If the game had a hard stop at the showdown with Ganon, this wouldn’t be an issue. However, Breath of the Wild encourages players to continue after the credits roll. While no new content is added, the 120 shrines beckon. Completionists love going after Korok seeds as well.
This would have been less of an issue if weapon durability hadn’t gotten so high. Keeping durability a bit lower would still provide the incentive to look for more weapons to use.
Ah, finally, the sweet spot. The mid game refers to the time between the first and last divine beasts. During this segment, the weapon durability system is at it’s best. Let’s look at why
As I mentioned earlier, a sense of progression is important for a game. The designer needs to make the player feel as though they’re constantly improving. During the middle of the game, the player is finding new weapons and shrines everywhere. They are receiving the champion-specific weapons, they are killing higher-level guardians, and they are completing side quests for unique items. The weapons break at a moderate rate, which is fine because there’s new loot to find constantly.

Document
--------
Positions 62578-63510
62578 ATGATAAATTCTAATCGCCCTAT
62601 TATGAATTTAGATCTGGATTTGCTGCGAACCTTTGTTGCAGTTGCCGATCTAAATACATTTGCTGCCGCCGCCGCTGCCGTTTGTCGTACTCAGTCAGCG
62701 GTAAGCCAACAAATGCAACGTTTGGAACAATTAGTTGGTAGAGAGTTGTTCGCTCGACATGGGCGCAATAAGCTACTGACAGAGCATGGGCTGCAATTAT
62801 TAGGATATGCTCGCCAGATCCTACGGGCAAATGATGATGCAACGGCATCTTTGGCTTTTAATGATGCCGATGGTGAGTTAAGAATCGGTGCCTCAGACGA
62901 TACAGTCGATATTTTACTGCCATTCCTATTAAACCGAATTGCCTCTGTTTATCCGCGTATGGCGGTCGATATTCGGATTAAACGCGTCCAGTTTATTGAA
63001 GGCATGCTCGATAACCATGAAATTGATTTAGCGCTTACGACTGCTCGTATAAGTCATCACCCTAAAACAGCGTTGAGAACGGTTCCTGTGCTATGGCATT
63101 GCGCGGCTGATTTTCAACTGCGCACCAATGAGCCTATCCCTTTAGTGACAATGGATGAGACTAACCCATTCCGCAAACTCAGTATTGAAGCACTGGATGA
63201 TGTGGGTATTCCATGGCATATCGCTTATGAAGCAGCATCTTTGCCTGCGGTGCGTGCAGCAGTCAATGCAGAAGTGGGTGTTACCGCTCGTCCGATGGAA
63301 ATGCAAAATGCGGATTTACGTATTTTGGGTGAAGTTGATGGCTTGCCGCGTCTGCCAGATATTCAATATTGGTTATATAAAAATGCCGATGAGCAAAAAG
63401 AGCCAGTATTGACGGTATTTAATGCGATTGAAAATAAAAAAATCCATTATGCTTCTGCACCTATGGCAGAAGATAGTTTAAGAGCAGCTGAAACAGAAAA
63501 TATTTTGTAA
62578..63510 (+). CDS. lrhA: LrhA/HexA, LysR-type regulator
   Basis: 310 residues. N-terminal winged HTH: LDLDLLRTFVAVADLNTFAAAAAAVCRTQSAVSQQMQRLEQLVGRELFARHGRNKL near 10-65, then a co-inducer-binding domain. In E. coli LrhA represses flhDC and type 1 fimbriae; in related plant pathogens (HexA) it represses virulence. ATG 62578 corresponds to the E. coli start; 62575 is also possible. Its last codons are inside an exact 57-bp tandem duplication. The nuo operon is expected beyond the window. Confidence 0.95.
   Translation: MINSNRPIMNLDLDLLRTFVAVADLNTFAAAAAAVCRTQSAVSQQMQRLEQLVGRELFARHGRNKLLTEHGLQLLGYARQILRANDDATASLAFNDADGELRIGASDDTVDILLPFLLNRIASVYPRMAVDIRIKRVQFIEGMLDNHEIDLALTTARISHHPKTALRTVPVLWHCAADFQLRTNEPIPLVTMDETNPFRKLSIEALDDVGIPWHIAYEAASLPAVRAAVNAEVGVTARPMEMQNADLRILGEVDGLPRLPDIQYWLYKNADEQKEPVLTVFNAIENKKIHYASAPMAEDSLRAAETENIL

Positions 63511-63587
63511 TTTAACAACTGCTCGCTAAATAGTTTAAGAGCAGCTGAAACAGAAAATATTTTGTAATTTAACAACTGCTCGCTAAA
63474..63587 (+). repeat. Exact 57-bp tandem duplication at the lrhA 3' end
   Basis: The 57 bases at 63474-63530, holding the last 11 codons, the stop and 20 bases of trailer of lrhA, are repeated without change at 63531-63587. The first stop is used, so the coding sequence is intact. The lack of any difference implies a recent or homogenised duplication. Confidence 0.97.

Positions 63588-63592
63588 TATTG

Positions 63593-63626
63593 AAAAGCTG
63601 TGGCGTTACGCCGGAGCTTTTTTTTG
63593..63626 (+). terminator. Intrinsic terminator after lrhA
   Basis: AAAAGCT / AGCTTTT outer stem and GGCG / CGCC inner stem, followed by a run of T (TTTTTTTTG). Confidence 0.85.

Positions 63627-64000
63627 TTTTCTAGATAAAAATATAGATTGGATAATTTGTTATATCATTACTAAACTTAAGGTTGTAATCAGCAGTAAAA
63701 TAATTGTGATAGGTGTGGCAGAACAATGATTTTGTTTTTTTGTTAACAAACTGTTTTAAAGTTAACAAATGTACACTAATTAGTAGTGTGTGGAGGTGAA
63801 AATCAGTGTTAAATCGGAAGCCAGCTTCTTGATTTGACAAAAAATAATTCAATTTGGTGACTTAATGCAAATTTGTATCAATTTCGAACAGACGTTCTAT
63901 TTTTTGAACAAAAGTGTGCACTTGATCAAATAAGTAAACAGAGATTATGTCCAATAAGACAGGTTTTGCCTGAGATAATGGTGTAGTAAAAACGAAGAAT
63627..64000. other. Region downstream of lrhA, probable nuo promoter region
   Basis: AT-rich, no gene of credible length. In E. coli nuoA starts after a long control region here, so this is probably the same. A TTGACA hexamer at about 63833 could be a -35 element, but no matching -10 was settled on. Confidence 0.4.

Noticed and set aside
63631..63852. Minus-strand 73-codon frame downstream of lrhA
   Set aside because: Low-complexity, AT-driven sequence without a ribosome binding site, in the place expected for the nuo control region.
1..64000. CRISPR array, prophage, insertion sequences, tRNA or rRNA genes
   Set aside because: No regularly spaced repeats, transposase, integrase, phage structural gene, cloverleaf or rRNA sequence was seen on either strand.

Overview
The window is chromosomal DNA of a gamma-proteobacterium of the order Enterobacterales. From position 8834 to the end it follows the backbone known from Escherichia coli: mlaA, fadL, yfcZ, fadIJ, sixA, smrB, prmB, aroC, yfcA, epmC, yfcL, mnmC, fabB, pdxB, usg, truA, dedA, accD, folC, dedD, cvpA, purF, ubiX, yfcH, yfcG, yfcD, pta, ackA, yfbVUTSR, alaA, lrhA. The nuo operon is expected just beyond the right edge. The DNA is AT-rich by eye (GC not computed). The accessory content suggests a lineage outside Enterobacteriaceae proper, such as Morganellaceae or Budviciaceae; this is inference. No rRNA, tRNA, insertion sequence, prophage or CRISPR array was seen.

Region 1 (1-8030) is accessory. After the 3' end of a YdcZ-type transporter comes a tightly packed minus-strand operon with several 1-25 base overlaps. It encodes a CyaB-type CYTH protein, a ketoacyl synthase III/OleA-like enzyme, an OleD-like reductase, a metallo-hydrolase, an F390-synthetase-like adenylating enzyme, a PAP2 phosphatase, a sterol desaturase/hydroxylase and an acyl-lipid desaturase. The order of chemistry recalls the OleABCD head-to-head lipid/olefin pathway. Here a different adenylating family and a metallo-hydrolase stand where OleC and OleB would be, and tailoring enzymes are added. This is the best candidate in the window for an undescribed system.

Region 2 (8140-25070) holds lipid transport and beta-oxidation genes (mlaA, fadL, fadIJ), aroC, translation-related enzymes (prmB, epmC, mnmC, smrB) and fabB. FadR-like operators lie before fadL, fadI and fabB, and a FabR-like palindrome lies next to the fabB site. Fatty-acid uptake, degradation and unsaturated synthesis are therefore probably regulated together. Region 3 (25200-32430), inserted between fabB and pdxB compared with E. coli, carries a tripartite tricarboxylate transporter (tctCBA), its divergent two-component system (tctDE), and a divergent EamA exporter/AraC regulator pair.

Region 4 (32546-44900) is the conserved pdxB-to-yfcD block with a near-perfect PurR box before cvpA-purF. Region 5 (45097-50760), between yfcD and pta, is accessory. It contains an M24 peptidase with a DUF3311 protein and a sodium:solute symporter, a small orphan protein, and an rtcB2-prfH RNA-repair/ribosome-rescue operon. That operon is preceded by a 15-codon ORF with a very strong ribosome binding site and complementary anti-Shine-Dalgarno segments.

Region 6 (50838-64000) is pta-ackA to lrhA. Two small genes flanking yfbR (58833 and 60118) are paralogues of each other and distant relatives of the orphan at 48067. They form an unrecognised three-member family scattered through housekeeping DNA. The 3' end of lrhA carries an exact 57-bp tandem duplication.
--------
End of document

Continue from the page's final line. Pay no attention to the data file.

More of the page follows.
It seems like the developers were going for this exact balance. At this point in the game, the player has incentive to go the extra mile to get that chest hiding just out of reach in that shrine. Defeating a tough enemy would almost certainly give you a weapon far more powerful than the one you’re using, and that power allows you to find even better weapons just before the one you’re using breaks.
If the developer struck this type of balance at the beginning of the game, not as many people would have been opposed to the system.
Here’s the key points from this article:
- Weapon durability exists to provide incentive to explore and play
- It works in the mid game, but not in the early or late game
- Some tweaks in durability, inventory, and variety would have improved this system immensely
- The game would have been far more boring if the developers left durability out
What do you think about weapon durability? Leave me a comment, and be sure to subscribe to the blog down below to stay up-to-date with GDJunkie’s content!
Stay tuned for part III.